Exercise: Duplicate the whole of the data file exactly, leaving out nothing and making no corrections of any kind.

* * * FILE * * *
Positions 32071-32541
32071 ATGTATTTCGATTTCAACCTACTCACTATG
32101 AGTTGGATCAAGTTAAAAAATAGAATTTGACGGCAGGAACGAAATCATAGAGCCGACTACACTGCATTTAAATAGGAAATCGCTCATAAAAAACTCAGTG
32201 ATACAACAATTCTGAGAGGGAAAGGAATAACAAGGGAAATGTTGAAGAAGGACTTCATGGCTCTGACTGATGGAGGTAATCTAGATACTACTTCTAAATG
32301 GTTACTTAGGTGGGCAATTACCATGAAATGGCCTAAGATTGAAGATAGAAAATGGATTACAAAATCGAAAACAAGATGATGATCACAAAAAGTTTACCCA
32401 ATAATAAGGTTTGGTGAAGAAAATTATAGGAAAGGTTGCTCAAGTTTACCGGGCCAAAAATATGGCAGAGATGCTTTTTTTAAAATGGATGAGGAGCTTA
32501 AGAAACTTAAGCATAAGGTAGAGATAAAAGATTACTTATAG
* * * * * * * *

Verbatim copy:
Positions 32071-32541
32071 ATGTATTTCGATTTCAACCTACTCACTATG
32101 AGTTGGATCAAGTTAAAAAATAGAATTTGACGGCAGGAACGAAATCATAGAGCCGACTACACTGCATTTAAATAGGAAATCGCTCATAAAAAACTCAGTG
32201 ATACAACAATTCTGAGAGGGAAAGGAATAACAAGGGAAATGTTGAAGAAGGACTTCATGGCTCTGACTGATGGAGGTAATCTAGATACTACTTCTAAATG
32301 GTTACTTAGGTGGGCAATTACCATGAAATGGCCTAAGATTGAAGATAGAAAATGGATTACAAAATCGAAAACAAGATGATGATCACAAAAAGTTTACCCA
32401 ATAATAAGGTTTGGTGAAGAAAATTATAGGAAAGGTTGCTCAAGTTTACCGGGCCAAAAATATGGCAGAGATGCTTTTTTTAAAATGGATGAGGAGCTTA
32501 AGAAACTTAAGCATAAGGTAGAGATAAAAGATTACTTATAG